Lizzie finally reveals first to Ian, and then to Claire, that the brothers have gone missing because they are scared they’re going to get in trouble. Lizzie couldn’t decide which brother to court so she decided to sleep with both of them starting from when she fell ill with malaria earlier in the season. The Ridge was barely able to cope with Malva’s accusations of Jamie being the father of her baby, and they’re definitely not ready to understand Lizzie and the Beardsley’s forming the 18th Century equivalent of a polygamous triad. The episode avoids answering the question of Josiah and Keziah feeling attraction for each other but Lizzie’s description points toward Lizzie having two lovers. 

Claire comes from the 1960s, so her main concern is if Lizzie is being mistreated or coerced in any way. Jamie has learned a lot from Claire about the future, but the 18th Century man he’s buried for a while comes back in full force with his reaction. He demands Lizzie picks one brother to be married to with straws. Jamie handfasts Keziah and orders Josiah to leave the Ridge. Jamie’s plan doesn’t quite work out, as Lizzie later asks Roger to perform the handfast ceremony with Josiah. After finding this out, Jamie half-jokingly calls this an “unholy trinity”. 

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Lizzie’s revelation may very well shock fans who didn’t read the novel but the script has managed to convey Lizzie’s genuine feelings towards Josiah and Keziah very well. The shame she feels is because of what society has placed upon her relationship because it’s outside the norms. This plotline feels far less played for shock value compared to the novel because seasons 5 and 6 of Outlander worked in subtle hints about Lizzie’s equal admiration for the Beardsley twins. 

Claire is surprised that Lizzie didn’t initially come to her to tell her about her pregnancy. Lizzie says that she did attempt to talk to her the day Malva died, but the door to the surgery was locked. Those knocks were what Claire heard in her hallucination before she found Malva’s body. This knowledge should transform her way of thinking, but Lionel appears in the surgery.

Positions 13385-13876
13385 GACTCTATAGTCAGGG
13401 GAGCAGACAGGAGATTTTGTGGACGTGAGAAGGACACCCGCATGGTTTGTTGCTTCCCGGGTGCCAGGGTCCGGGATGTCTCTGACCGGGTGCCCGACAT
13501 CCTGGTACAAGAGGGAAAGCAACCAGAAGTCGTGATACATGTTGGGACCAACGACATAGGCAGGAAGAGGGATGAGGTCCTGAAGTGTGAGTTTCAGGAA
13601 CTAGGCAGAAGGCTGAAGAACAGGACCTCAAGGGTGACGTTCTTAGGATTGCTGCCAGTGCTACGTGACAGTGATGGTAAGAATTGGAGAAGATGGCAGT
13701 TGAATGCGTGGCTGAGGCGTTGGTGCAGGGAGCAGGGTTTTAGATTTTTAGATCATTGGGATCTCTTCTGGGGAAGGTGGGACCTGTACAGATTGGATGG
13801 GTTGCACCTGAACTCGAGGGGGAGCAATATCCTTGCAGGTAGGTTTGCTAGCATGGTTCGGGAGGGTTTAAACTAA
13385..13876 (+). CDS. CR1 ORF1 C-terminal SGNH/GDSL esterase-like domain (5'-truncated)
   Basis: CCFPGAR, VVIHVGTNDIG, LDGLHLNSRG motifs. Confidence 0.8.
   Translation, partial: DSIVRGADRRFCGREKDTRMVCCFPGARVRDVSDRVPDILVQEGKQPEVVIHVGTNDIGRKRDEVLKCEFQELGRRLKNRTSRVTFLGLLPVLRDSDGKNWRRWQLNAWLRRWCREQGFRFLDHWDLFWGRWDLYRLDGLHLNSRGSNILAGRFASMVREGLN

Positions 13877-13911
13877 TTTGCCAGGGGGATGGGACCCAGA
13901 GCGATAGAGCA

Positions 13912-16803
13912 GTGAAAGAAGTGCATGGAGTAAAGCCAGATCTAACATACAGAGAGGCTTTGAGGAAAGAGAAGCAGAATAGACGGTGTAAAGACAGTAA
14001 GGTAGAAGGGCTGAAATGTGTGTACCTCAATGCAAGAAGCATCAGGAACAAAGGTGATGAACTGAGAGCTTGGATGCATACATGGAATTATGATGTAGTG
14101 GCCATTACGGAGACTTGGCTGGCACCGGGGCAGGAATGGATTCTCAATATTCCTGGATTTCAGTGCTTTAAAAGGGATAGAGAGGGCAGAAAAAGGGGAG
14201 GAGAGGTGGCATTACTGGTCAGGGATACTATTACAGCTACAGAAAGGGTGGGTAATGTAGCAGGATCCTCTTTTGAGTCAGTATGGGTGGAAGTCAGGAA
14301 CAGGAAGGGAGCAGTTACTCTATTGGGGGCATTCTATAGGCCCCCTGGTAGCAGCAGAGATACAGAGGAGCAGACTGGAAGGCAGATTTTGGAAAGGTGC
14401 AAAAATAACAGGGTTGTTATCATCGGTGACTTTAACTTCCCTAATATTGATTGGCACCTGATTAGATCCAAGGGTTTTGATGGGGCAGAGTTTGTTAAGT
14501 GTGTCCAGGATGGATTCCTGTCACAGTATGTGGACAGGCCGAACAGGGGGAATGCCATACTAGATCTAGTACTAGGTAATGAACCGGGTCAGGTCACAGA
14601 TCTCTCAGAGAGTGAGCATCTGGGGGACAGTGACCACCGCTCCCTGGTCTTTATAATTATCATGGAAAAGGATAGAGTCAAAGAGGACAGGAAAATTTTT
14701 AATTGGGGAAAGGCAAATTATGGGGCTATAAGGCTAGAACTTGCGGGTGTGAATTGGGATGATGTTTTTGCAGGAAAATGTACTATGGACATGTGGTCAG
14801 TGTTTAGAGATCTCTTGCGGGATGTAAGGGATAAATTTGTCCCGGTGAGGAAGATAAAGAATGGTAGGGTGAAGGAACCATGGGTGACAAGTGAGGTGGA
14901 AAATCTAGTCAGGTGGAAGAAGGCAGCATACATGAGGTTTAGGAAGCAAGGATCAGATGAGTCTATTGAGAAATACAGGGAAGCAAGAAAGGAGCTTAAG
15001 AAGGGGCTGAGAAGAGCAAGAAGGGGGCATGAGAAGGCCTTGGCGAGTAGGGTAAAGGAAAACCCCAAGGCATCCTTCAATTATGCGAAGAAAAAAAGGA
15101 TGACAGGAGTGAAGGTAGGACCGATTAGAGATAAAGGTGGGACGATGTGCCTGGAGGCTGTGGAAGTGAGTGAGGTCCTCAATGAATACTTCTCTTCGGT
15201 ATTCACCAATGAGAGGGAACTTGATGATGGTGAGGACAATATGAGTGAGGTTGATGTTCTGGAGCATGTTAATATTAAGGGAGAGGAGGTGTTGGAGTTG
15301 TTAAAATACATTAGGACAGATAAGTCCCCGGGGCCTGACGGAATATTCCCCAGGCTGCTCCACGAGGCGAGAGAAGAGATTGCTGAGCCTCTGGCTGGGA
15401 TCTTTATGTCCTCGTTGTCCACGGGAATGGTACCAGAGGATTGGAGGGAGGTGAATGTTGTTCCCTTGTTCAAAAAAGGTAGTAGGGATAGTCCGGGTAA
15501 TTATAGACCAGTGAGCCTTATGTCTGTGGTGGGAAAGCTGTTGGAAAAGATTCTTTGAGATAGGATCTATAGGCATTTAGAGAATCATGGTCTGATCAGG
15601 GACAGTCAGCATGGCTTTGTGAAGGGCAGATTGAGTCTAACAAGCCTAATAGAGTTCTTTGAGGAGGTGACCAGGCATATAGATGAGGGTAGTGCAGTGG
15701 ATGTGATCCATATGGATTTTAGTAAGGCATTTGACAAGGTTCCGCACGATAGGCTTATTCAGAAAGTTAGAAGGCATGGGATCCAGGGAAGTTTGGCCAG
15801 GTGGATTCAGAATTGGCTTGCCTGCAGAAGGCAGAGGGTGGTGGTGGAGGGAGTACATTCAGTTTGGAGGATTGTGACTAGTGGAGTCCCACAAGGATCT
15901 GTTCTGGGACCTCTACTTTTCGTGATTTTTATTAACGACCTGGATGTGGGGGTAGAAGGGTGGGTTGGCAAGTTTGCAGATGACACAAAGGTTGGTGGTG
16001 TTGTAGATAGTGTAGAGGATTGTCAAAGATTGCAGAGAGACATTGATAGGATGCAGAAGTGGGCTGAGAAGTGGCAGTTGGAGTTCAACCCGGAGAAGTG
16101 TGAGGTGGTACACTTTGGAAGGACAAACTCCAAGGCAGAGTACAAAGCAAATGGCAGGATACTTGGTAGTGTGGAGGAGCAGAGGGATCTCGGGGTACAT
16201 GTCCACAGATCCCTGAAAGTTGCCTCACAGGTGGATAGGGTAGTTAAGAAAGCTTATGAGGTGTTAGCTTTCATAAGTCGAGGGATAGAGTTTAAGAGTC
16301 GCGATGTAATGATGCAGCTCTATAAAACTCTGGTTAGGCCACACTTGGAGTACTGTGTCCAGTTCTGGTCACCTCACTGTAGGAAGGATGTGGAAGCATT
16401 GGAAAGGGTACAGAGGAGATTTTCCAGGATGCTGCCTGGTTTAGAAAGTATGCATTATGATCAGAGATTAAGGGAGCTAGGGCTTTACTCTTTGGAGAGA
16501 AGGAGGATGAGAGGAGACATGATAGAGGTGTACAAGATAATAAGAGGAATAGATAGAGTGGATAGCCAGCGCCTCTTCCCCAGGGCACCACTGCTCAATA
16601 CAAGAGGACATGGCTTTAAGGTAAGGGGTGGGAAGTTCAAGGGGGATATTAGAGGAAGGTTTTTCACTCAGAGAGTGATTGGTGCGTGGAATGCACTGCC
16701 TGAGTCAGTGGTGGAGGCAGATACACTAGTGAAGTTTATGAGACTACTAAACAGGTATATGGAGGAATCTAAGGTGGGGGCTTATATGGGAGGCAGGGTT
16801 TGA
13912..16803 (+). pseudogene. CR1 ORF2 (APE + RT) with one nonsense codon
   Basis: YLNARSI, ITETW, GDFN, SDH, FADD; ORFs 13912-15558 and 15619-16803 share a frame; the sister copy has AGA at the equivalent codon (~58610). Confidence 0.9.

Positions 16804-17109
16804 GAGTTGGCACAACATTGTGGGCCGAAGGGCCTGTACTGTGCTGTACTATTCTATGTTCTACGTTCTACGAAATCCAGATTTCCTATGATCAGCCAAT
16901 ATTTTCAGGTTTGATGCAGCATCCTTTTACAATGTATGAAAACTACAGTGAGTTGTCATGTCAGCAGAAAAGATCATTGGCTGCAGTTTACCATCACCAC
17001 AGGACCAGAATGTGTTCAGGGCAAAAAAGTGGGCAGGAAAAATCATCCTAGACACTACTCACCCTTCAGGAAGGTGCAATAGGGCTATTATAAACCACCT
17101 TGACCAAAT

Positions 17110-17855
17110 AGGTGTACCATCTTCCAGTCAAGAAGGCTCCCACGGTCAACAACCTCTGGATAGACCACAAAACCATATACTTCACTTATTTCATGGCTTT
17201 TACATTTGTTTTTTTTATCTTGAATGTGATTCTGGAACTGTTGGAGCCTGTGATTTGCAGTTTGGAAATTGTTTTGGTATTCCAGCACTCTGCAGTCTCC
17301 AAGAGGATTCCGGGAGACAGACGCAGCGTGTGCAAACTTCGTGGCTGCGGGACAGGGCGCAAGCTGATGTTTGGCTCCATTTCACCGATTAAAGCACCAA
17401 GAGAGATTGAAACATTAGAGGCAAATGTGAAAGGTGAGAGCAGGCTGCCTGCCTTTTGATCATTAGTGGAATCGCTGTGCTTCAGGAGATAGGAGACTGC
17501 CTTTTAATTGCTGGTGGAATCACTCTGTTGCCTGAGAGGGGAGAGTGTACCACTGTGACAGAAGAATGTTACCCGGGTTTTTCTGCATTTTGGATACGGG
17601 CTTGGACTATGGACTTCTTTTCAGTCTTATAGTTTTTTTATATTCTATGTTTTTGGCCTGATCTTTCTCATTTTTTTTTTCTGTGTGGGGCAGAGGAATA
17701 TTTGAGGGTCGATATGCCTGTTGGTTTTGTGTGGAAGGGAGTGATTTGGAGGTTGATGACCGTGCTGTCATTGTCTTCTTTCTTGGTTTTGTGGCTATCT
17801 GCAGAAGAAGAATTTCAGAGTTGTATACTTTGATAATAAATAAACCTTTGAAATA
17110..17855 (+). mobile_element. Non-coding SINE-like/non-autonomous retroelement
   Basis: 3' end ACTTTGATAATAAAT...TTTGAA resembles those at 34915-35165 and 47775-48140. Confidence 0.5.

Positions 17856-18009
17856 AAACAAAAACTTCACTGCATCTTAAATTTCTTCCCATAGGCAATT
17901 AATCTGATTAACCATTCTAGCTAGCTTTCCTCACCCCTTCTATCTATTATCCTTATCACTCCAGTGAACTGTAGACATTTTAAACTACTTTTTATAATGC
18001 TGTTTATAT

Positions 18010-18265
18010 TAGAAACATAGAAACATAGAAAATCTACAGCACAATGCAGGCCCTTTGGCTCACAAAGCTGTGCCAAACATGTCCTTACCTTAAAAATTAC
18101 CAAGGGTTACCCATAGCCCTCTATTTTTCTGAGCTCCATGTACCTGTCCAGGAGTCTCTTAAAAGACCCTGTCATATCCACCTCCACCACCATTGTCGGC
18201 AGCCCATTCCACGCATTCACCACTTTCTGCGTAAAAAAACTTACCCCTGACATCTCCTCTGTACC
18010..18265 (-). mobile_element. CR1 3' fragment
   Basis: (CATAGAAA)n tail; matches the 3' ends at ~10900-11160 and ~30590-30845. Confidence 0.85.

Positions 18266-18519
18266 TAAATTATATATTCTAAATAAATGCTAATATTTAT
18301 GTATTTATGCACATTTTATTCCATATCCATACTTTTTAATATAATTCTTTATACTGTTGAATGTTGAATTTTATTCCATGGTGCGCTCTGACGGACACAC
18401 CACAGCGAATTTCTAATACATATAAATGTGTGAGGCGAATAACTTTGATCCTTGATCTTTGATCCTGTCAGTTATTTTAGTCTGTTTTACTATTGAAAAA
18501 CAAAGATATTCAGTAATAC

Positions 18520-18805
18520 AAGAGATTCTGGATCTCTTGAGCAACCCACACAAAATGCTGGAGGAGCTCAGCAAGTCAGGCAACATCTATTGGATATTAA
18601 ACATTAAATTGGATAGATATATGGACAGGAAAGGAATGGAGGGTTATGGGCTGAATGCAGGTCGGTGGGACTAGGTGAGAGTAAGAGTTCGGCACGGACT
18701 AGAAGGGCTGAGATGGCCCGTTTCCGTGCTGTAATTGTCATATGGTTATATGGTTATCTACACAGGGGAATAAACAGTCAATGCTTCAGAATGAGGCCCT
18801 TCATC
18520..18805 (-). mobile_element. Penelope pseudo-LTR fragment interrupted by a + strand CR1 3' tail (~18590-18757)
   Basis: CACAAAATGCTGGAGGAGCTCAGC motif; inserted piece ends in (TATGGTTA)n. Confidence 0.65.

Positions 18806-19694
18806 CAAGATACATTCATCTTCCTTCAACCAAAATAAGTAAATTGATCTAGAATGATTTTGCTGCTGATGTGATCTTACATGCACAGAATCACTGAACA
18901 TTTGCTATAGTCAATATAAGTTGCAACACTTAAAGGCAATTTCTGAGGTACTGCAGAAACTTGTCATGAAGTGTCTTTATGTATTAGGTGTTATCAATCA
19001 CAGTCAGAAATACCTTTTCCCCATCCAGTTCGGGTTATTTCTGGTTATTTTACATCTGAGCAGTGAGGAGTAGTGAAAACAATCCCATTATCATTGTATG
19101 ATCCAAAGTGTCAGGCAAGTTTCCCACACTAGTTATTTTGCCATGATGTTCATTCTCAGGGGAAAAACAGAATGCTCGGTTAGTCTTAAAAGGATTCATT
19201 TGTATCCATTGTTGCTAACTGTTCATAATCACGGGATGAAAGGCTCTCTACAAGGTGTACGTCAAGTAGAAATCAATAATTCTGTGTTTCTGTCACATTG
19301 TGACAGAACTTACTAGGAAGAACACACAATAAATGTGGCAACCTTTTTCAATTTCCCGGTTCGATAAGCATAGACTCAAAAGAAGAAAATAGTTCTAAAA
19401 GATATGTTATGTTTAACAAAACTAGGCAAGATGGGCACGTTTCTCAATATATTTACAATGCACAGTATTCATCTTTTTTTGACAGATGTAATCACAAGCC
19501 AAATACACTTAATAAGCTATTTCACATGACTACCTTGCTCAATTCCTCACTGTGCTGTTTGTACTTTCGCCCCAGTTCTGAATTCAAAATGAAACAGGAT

This time around, Jamie sees a fearful Claire. She finally has to tell someone about the waking nightmares that only go away with ether. Jamie tells her that her decision to stay in the past and reunite with Jamie has brought joy to their children and grandchildren. More importantly, Claire has Jamie to help her face the darkness. The numerous ether scenes were all building up to a logical conclusion: it’s ok for emotionally strong people to admit they need help. Even though this detail was not in the book, it was an effective plot device, showing how Claire healed from the events of last season.

Just as Claire and Jamie believe they’re finally going to get some peace and quiet, they hear and see a group of men in wagons and on horseback. Claire is being arrested for Malva’s murder. Bree and Roger’s jokes about Perry Mason turn out to be a prophecy. How will Claire be able to prove she’s innocent? Who was the father of Malvas’s baby, and is he also the murderer? We’ll have to find out next week on the Season 6 finale of Outlander.


5 out of 5